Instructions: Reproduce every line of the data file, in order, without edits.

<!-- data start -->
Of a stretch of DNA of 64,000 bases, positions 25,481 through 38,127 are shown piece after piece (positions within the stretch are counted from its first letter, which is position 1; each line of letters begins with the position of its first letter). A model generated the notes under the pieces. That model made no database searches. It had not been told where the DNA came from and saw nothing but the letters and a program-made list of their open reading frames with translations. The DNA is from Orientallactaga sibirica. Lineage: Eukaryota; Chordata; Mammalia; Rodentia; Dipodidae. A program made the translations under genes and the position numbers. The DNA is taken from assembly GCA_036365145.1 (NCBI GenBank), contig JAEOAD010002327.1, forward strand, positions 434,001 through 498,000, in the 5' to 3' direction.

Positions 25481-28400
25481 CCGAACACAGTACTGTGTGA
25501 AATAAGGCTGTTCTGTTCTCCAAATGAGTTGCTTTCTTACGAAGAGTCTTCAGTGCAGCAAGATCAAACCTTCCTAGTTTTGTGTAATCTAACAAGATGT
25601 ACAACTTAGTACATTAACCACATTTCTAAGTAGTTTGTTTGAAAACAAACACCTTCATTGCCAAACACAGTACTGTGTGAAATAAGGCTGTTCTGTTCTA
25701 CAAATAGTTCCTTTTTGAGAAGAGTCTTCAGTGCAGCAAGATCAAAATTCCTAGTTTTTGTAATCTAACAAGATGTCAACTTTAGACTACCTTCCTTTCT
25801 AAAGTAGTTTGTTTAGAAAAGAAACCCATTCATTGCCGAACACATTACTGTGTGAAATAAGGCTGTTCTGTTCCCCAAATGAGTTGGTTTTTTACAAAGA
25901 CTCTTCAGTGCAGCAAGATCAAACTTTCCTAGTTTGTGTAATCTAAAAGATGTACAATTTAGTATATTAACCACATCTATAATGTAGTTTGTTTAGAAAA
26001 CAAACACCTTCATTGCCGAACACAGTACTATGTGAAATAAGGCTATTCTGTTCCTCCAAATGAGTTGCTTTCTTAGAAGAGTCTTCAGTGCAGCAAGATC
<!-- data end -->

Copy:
Of a stretch of DNA of 64,000 bases, positions 25,481 through 38,127 are shown piece after piece (positions within the stretch are counted from its first letter, which is position 1; each line of letters begins with the position of its first letter). A model generated the notes under the pieces. That model made no database searches. It had not been told where the DNA came from and saw nothing but the letters and a program-made list of their open reading frames with translations. The DNA is from Orientallactaga sibirica. Lineage: Eukaryota; Chordata; Mammalia; Rodentia; Dipodidae. A program made the translations under genes and the position numbers. The DNA is taken from assembly GCA_036365145.1 (NCBI GenBank), contig JAEOAD010002327.1, forward strand, positions 434,001 through 498,000, in the 5' to 3' direction.

Positions 25481-28400
25481 CCGAACACAGTACTGTGTGA
25501 AATAAGGCTGTTCTGTTCTCCAAATGAGTTGCTTTCTTACGAAGAGTCTTCAGTGCAGCAAGATCAAACCTTCCTAGTTTTGTGTAATCTAACAAGATGT
25601 ACAACTTAGTACATTAACCACATTTCTAAGTAGTTTGTTTGAAAACAAACACCTTCATTGCCAAACACAGTACTGTGTGAAATAAGGCTGTTCTGTTCTA
25701 CAAATAGTTCCTTTTTGAGAAGAGTCTTCAGTGCAGCAAGATCAAAATTCCTAGTTTTTGTAATCTAACAAGATGTCAACTTTAGACTACCTTCCTTTCT
25801 AAAGTAGTTTGTTTAGAAAAGAAACCCATTCATTGCCGAACACATTACTGTGTGAAATAAGGCTGTTCTGTTCCCCAAATGAGTTGGTTTTTTACAAAGA
25901 CTCTTCAGTGCAGCAAGATCAAACTTTCCTAGTTTGTGTAATCTAAAAGATGTACAATTTAGTATATTAACCACATCTATAATGTAGTTTGTTTAGAAAA
26001 CAAACACCTTCATTGCCGAACACAGTACTATGTGAAATAAGGCTATTCTGTTCCTCCAAATGAGTTGCTTTCTTAGAAGAGTCTTCAGTGCAGCAAGATC